2:23 p.m. on February 16, 2005

When I got home from work last night, there were a few piles of puke on the floor. I asked my two cats which one of them had been puking and the small black female cat named Eggplant nodded towards the large black and white male cat named Jiffy. Jiffy looked back at me with a queasy expression and then contorted his whole body in a freakish way. It startled me and I yelled to Sasha that something was wrong. I followed Jiffy around the house as he wandered around very slowly, periodically contorting his back and hind legs. He lay down exhausted and I petted him for a few minutes. He did not seem to be in any pain and purred as I stroked his fur. He got up again and went into the office closet where we keep the litter box. Now I could see that his weird contortions were his way of straining to poop, but being sadly unsuccessful. Sasha had told me that while I was away this last weekend, Jiffy got a little stressed and began chewing on the plastic bag filled with corn we use for the Squirrel Bungee. Before Sasha could stop him, Jiffy consumed about 20 bites of plastic.

Unable to poop, Jiffy ambled back into our bedroom, threw up and collapsed in a miserable heap. I called my friend who works at the emergency animal hospital nearby to get some advice. She said that if I suspected a blockage, I should bring him in right away, because it could be very bad and they treat it as an emergency.

Unnerved, I stuffed my poor sick cat into a small carry box and Sasha drove us to the vet where they whisked him away into another room. Sasha & I waited and waited and waited. I was wishing desperately that I had thought to bring a book, when the doctor popped in our exam room to show us some X-rays. It was kind of cool to see all of his organs and everything looked good, except his colon was indeed full of poop. The little poop cables were in clear detail, but of course it was impossible to see any remnants of a clear baggie.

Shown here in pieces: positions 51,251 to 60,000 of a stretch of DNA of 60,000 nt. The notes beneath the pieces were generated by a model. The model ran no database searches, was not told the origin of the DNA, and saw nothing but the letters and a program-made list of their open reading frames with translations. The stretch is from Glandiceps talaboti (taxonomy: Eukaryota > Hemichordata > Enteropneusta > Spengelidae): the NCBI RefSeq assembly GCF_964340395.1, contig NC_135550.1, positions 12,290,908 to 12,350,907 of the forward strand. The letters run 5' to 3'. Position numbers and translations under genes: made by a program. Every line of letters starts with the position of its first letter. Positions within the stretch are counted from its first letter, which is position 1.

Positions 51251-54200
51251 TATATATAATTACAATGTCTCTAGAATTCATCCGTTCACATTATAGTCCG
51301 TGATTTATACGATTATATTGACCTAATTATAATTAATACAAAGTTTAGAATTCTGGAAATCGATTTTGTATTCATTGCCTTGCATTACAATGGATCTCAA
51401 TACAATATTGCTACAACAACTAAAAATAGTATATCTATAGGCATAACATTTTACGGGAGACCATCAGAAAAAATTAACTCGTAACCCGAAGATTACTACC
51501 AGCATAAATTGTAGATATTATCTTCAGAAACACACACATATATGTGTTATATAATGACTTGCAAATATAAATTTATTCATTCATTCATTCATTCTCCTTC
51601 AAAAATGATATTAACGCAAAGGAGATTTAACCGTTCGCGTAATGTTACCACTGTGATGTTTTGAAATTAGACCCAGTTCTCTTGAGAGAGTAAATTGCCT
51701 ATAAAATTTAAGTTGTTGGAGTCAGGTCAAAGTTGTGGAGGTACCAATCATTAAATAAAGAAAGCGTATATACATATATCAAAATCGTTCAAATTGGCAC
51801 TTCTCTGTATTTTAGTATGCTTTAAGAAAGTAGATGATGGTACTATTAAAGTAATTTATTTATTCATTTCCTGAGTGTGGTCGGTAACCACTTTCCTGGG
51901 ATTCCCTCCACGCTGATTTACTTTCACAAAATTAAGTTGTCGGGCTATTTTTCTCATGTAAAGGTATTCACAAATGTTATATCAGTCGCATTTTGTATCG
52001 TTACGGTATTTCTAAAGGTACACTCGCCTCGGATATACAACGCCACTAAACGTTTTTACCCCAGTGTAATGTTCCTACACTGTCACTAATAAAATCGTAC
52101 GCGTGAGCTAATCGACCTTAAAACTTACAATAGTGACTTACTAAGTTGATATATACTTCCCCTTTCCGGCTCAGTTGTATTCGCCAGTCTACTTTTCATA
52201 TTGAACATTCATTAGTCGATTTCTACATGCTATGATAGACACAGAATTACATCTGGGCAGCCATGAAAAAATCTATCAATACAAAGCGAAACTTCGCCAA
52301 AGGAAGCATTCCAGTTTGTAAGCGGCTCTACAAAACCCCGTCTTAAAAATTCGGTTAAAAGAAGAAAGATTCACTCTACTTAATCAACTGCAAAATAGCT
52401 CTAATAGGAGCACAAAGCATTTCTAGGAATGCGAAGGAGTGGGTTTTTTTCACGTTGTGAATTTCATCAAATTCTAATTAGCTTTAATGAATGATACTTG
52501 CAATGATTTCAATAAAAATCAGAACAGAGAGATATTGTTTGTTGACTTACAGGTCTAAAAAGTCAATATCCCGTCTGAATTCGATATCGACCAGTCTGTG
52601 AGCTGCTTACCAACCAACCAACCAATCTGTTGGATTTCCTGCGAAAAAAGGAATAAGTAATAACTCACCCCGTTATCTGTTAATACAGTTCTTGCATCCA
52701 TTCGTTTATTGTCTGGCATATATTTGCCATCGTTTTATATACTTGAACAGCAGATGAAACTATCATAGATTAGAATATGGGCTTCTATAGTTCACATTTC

They said they could keep him overnight and give him a few enemas to see if that did the trick. If the blockage cannot be moved in this way, then they will have to go in and manually squeeze it out. We asked the cost of an overnight stay & some enemas. She said $500 to $800. We opted for them to give him one enema and that we would take him home and hope he had a movement during the night. We waited about another hour as they filled Jiffy’s colon with some warm water and lube and then we were on our way after THREEE HOURS AND THREE HUNDRED DOLLARS.

We got home at about 1:00 am and Jiffy immediately hid under our bed. We were worried that he would have a sudden release of poop and let loose, but after 10 minutes he came out and went into the litter box. I could see him straining again, but then I thought I heard a plop and then I smelled it. It was the most bizarrely fowl odor coming from the deep recesses of Jiffy’s bowels and it was the best thing to have ever entered my nostrils.

It is true that I am madly in love with my cat and my favorite days are when we just lounge around together and occasionally make-out. Lets hope he poops freely from here on out.

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SEXAY - June 16, 2011


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